Today’s Infectious Disease News (11/27/22)

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A Disproportionate Number of Black Women are Not Receiving the HIV Care They Need

Black women in the US are facing great inequities in HIV care. Despite accounting for more than 57% of new HIV cases in 2018, Black women received inferior healthcare on average than White women. The Centers for Disease Control and Prevention (CDC) reports that 1 in 9 Black women are don’t know they are living with the virus. One major problem is that Black women are often not receiving and taking PrEP, highly effective preventive medications. In 2015, 500,000 Black people were good candidates to be on PrEP, but just 7,000 prescriptions were filled for these patients. The contrast for White patients is stark. Of the 300,000 white patients who could have benefited from the medicine in 2015, over 40,000 prescriptions were filled. Black transgender women experience an even greater burden from HIV, as 62% of Black transgender women reported being diagnosed with the virus.

Multiple causes contribute to these healthcare disparities. A major structural barrier is a lack of access to affordable and quality healthcare, which Black and trans women experience at much higher rates than the general population. Homophobia and structural racism continue to impede many people from getting proper care. Stigma of surrounding HIV is also a major deterrent against people seeking or receiving the help they need. Women also have fewer preventative medication options than men. The FDA has approved only Truvada and Apretude for women, but it approved Descovy for men. Descovy was tested exclusively on men. Public health experts assert that when women’s health is overlooked in research and outreach, these serious health disparities are the result. “Information about safety during pregnancy was gathered later on in the process”, said Maria Nicole Pyra, an epidemiologist and assistant professor at Northwestern University. “We do a disservice to women, and we saw this in COVID as well, when we don’t find ways to safely include pregnant people because we don’t have the information to counsel them”.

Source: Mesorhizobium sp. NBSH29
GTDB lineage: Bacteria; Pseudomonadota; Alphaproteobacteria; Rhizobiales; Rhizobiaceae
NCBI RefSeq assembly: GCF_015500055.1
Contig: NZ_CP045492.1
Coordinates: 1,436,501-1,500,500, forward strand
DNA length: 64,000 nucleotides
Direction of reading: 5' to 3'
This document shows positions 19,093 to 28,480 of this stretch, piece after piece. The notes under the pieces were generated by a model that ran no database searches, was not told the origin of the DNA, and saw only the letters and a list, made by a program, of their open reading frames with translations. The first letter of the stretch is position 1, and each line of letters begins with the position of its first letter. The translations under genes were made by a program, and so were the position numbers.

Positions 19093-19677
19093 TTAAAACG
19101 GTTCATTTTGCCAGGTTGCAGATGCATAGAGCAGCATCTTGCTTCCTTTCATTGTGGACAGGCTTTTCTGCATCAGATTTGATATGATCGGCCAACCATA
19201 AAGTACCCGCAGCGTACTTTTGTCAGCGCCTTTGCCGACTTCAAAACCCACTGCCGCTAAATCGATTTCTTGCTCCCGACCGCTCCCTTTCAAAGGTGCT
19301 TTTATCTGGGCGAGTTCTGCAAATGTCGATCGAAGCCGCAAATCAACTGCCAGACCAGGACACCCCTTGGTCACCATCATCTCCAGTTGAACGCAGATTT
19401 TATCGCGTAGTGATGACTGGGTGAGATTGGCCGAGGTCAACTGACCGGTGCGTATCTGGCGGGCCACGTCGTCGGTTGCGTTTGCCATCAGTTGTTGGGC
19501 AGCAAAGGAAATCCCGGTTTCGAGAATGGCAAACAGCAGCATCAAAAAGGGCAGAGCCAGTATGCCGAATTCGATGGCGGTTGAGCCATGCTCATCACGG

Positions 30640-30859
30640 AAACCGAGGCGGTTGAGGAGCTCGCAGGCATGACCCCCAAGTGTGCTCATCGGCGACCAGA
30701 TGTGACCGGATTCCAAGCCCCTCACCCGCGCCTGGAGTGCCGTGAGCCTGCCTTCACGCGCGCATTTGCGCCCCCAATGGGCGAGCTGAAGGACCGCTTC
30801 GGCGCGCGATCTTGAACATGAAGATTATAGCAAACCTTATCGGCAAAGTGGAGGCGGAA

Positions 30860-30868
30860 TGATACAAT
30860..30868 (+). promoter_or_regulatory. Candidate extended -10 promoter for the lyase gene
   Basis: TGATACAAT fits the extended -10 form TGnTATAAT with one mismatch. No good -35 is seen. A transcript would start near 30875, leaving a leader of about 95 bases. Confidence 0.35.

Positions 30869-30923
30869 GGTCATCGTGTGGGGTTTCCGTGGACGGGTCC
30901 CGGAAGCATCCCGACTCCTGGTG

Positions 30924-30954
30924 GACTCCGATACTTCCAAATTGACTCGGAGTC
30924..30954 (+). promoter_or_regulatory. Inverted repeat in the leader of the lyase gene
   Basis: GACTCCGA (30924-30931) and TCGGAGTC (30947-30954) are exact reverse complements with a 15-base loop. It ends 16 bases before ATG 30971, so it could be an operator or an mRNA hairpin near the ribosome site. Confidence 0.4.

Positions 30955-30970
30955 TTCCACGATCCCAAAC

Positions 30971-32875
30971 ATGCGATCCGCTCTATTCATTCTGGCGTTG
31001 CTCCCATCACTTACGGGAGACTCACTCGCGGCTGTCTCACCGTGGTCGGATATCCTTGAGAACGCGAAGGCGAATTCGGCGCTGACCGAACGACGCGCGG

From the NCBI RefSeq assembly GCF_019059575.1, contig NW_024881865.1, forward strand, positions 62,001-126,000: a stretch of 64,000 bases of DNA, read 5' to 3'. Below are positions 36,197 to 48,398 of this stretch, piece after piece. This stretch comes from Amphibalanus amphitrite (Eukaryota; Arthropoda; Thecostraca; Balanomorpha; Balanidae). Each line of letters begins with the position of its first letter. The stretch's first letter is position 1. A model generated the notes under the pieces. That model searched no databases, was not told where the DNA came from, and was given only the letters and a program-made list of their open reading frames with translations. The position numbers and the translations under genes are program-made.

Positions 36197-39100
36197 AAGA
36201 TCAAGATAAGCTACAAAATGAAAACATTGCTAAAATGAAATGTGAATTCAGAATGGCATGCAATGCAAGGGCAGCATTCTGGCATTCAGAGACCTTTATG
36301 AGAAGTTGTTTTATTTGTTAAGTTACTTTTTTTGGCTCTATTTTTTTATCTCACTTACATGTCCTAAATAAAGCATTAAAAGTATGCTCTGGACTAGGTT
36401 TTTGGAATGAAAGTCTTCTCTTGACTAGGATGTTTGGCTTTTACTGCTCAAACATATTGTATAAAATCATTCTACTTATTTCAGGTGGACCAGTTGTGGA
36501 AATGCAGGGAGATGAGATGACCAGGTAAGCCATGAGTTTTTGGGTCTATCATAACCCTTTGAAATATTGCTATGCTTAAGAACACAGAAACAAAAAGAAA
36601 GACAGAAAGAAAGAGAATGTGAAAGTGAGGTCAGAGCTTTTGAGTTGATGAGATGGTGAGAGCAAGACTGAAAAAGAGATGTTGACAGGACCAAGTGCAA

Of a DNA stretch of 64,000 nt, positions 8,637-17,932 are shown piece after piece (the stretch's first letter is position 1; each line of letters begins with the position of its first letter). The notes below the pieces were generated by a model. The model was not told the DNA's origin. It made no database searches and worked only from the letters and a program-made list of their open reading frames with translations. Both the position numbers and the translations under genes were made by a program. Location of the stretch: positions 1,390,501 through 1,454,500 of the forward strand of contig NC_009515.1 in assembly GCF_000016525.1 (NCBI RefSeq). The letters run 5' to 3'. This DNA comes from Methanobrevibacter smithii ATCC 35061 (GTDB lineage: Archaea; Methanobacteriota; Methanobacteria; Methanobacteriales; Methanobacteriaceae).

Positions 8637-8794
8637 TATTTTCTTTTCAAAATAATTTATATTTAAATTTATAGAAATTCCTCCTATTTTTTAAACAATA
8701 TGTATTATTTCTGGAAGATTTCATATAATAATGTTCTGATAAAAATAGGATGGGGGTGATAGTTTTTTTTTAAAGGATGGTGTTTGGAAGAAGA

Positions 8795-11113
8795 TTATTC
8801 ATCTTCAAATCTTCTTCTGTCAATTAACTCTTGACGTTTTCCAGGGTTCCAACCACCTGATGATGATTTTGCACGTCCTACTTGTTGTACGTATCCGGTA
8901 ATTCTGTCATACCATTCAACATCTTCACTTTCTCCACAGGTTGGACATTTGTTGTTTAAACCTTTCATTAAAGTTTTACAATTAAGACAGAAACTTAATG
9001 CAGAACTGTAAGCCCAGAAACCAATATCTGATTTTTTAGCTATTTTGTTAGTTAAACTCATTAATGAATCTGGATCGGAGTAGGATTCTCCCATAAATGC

Full Story: USA Today